Materials Compatibility

Foremost among the technical challenges for the widespread use of hydrogen is developing and verifying that the materials used to hold and deliver hydrogen can withstand hydrogen exposure. Current metal structures that contain hydrogen, such as valves, fuel tanks, and storage vessels, are manufactured from alloys of aluminum and steel. In such materials, hydrogen interacts with their atomic makeup in ways that can introduce damage and, over time, result in component degradation and failure. Even less is known about how hydrogen affects the structure and mechanical properties of polymers, such as plastic pipes and rubber seals, important components ubiquitous in energy infrastructure. 

Materials scientists at Sandia use their expertise and the Laboratories’ internationally recognized capabilities to understand how hydrogen interacts with materials at both the atomic and macroscopic scales—and all the scales in between. Sandia applies this understanding to assess and predict the performance and reliability of engineered components. Data obtained through our experiments is made available to hydrogen and fuel cell technology stakeholders, and the general public, through our Technical Reference for Hydrogen Compatibility of Materials and our GRANTA MI-hosted Technical Database for Hydrogen Compatibility of Materials.

Sandia staff use this accumulated knowledge to participate in committees at standards/codes development organizations, contributing to the scientific basis for the deployment of hydrogen-specific testing methods and the use of hydrogen fuel cell-based technologies. Through its co-leadership of the Hydrogen Materials Compatibility (H-Mat) consortium, Sandia also uses its research to determine new materials, processing methods, and microstructures that will improve materials reliability in hydrogen infrastructure. This work—largely sponsored by the Hydrogen and Fuel Cell Technologies Office  within DOE’s Office of Energy Efficiency and Renewable Energy—serves to inform stakeholders and decision-makers about the risks and reliability of deploying such technologies.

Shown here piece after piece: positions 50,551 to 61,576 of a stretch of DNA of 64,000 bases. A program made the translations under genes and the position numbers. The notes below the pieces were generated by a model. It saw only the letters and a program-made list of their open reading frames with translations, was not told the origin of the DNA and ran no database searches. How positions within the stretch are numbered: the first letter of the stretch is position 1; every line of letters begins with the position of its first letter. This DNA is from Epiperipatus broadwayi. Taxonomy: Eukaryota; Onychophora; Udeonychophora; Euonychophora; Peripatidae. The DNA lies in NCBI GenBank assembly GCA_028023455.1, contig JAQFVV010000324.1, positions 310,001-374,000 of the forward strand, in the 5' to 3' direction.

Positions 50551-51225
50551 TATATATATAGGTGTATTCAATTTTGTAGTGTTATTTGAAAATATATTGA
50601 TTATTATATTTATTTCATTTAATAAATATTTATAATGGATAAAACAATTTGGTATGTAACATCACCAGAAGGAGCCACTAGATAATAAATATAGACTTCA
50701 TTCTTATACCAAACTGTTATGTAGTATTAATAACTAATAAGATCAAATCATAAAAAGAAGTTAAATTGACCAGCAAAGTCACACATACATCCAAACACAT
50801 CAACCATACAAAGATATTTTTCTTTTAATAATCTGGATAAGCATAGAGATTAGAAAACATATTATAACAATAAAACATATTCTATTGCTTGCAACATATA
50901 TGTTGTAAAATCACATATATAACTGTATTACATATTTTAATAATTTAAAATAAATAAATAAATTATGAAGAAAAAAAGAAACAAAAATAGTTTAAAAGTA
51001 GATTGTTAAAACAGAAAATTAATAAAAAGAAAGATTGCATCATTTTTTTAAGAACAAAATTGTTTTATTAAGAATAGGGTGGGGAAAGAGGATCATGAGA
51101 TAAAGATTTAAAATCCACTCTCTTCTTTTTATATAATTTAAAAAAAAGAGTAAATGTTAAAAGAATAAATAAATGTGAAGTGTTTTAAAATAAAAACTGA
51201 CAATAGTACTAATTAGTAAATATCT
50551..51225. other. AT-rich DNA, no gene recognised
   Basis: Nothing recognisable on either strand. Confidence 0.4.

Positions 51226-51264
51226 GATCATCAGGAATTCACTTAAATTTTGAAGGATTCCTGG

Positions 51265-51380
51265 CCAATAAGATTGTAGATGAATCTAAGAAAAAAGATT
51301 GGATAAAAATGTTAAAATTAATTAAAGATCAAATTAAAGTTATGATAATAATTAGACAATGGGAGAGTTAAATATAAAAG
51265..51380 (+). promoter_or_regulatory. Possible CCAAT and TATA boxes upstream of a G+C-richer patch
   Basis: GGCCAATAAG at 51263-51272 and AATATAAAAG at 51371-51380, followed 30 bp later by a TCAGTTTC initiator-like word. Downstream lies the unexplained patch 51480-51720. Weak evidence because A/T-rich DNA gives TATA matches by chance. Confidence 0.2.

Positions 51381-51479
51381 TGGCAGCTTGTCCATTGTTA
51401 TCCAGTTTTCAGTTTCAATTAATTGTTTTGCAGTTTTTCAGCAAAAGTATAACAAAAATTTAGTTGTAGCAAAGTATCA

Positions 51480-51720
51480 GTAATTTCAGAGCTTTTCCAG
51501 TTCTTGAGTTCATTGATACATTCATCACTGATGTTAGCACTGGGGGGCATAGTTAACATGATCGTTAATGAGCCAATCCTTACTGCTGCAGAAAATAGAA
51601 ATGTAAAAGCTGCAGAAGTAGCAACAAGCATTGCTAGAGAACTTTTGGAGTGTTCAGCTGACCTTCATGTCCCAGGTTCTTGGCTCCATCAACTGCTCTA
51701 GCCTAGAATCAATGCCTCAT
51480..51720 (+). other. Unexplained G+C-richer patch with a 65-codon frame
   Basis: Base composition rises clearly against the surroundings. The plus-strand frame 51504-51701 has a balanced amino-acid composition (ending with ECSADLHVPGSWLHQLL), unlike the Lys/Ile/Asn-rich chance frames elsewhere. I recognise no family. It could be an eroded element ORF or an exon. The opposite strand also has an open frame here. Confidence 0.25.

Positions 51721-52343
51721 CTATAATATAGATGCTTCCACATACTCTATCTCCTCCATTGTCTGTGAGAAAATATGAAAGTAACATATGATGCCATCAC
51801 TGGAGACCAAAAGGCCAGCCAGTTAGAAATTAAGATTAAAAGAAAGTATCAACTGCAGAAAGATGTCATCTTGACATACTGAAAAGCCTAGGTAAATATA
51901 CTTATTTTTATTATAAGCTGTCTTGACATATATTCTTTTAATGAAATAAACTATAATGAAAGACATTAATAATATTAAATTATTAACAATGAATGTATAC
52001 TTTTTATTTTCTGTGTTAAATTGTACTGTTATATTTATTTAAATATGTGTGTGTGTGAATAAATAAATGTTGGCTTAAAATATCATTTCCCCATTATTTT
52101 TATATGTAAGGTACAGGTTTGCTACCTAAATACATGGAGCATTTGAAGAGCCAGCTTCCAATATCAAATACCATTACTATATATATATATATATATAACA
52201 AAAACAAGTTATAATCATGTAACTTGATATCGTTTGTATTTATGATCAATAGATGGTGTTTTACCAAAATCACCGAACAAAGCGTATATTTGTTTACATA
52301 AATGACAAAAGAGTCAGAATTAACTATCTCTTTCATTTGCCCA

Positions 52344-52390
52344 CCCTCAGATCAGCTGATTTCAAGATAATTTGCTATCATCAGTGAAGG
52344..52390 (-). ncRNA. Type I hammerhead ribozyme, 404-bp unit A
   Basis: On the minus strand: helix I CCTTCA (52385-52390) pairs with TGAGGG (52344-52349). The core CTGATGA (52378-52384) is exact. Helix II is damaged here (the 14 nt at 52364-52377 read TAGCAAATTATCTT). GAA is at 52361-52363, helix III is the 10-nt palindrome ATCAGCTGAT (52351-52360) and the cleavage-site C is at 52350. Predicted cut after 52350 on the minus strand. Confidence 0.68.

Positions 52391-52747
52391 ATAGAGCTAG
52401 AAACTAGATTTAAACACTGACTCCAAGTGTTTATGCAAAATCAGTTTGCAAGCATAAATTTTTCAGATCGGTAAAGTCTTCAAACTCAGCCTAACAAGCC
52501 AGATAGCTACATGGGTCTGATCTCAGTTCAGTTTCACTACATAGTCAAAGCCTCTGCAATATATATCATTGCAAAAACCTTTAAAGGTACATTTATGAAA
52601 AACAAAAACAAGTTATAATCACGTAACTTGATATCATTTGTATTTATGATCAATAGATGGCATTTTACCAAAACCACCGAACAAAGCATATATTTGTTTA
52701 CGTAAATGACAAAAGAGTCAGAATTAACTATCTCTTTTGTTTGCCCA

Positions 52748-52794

Christopher San Marchi

(925) 294-4880

“Review and construction of interatomic potentials for molecular dynamics studies of hydrogen embrittlement in Fe─C based steels”, Xiaowang Zhou, Michael E. Foster, Joseph A. Ronevich, Christopher W. San Marchi, Journal of Computational Chemistry, 2020, 41, 13, 1299-1309.
“Fatigue crack growth rates in high pressure hydrogen gas for multiple X100 pipeline welds accounting for crack location and residual stress”, J.A. Ronevich, E.J. Song, Z. Feng, Y. Wang, C. D’Elia, M.R. Hill, Engineering Fracture Mechanics, 2020, 228, 106846.
“Technical Basis for Master Curve for Fatigue Crack Growth of Ferritic Steels in High-Pressure Gaseous Hydrogen in ASME Section VIII-3 Code.”, Chris San Marchi, Joeseph Ronevich, Paolo Bortot, Yoru Wada, John Felbaum, Mahendra Rana, In Pressure Vessels and Piping Conference (Vol. 58929, p. V001T01A044). American Society of Mechanical Engineers.
A high pressure mechanical test systems designer and operator prepares a system for testing with hydrogen gas